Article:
Fuchsia excorticata is the largest fuchsia in the world. It is commonly found throughout New Zealand. It grows from sea level up to about 1,000 m, particularly alongside creeks and rivers. It is easily recognised in its native environment by the characteristic appearance of its bark, which peels spontaneously, hanging in red papery strips to show a pale bark underneath.
Fuchsia excorticata is the largest member of the genus Fuchsia. It is unusual among New Zealand trees in being deciduous in the southern parts of its range, including Canterbury. Leaves are smooth with serrated margins. Leaf colour can vary the upper side generally being dark green and the underside being paler and more silver or pink in colour. The small dark purple berry is sweet and juicy. It was favoured by Māori who, unusually, gave the fruit its own name of kōnini; it was also eaten by European settlers in jams and puddings. For more uses, see Landcare Research’s page on Fuchsia exorticata.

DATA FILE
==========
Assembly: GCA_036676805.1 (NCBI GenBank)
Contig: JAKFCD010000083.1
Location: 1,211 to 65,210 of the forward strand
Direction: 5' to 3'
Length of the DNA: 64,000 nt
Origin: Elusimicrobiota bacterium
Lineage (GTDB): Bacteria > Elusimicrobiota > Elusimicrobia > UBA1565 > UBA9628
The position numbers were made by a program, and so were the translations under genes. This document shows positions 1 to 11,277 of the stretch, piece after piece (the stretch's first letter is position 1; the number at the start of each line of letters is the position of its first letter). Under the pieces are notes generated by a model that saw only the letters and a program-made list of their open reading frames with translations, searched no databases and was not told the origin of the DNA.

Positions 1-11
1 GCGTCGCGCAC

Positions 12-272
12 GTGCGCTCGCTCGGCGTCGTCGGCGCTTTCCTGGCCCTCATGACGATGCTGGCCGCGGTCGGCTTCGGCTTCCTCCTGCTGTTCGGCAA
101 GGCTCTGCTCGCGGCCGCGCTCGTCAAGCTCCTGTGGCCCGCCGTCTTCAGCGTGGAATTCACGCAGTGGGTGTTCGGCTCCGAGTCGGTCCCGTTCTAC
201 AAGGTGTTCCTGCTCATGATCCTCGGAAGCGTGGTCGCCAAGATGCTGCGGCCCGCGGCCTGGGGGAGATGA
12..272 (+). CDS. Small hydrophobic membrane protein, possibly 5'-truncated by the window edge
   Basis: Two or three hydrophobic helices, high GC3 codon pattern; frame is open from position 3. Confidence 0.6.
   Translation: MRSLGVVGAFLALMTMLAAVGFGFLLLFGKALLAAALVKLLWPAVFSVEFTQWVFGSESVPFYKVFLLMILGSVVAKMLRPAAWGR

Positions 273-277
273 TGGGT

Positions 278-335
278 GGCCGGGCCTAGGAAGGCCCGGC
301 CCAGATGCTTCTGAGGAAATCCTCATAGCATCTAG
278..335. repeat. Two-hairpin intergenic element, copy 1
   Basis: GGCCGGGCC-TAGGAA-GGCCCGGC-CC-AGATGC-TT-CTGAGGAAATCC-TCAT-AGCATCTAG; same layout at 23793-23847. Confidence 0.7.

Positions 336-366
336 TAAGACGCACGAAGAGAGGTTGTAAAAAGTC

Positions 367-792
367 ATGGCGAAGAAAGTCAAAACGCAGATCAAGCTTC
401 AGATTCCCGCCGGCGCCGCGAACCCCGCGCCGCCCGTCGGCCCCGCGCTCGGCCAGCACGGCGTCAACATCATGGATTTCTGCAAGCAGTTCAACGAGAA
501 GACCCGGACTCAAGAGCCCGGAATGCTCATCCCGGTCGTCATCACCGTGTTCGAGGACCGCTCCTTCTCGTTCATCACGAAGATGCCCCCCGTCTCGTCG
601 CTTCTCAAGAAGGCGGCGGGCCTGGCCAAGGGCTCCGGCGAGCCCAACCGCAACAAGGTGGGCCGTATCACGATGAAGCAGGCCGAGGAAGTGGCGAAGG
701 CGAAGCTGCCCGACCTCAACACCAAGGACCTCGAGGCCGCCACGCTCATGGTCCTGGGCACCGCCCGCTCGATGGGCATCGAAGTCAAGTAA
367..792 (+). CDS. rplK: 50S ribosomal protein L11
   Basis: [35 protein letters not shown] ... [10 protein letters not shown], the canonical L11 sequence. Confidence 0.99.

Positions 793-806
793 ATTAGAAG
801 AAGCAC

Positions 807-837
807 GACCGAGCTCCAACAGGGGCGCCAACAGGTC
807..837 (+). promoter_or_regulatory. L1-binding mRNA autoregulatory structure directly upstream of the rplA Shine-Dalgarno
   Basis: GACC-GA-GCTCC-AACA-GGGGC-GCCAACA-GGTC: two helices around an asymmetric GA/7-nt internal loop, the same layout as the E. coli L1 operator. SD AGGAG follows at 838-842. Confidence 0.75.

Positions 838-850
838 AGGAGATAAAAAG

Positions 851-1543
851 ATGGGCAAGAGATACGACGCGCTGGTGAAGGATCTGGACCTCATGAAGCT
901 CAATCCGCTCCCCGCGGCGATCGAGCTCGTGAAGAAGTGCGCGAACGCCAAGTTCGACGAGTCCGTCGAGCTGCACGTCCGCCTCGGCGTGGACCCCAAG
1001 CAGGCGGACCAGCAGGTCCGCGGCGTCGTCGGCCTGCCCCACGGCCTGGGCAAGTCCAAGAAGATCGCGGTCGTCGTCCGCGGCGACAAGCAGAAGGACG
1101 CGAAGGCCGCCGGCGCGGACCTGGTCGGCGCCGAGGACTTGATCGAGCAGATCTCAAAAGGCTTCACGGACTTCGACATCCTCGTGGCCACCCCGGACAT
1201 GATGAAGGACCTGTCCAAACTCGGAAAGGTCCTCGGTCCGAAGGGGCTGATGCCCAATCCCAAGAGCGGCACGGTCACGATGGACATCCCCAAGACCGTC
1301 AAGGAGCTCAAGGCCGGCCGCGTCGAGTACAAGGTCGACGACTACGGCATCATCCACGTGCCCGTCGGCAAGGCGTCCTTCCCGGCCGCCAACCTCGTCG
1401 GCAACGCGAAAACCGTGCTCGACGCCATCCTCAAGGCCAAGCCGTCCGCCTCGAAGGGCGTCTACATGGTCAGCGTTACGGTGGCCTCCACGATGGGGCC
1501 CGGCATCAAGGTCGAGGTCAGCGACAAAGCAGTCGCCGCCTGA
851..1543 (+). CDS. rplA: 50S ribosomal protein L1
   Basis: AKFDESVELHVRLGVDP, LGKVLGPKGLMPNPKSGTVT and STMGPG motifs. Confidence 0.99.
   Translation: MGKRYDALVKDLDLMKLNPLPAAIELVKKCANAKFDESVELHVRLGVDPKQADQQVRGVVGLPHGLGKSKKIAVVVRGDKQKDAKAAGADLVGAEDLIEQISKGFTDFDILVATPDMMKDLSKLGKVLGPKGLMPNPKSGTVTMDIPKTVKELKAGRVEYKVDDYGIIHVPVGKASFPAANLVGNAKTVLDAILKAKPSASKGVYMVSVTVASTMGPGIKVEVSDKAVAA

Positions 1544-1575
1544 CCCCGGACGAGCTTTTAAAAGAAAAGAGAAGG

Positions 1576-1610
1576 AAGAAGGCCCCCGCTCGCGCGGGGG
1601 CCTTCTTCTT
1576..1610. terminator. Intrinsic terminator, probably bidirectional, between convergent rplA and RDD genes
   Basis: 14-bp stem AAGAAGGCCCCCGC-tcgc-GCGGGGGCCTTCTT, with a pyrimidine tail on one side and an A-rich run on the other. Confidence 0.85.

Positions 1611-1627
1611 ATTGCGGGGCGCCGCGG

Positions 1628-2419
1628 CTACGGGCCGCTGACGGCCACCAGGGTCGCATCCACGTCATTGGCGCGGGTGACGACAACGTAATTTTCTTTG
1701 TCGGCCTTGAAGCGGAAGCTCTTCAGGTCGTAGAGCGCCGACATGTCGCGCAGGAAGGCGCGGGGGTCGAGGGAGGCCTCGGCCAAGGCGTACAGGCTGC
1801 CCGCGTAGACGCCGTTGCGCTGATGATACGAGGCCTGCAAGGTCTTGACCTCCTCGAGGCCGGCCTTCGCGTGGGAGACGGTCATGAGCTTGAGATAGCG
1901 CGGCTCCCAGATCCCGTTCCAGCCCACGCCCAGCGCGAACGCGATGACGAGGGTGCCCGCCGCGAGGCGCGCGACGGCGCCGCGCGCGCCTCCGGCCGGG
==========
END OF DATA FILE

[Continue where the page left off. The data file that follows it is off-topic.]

Kōtukutuku is also a favoured food for bees. Other native trees that provide excellent food for honey bees and our own native bees (Leioproctus, Lasioglossum, and Hylaeus genera), are Psuedopanax arboreus, Cordyline australis, Schefflera digitata, Kunzea spp., and Pittosporum tenuifolium. Tree fuchsia can grow in riparian soil and can be utilized as a predecessor species for areas where conditions and soils are not the best. It likes moist soil with a canopy overhead for shade. Cinnamon-coloured peeling bark. Small red deciduous flower, dark glossy leaves. Extremely rost tender when young. Edible black berries, birds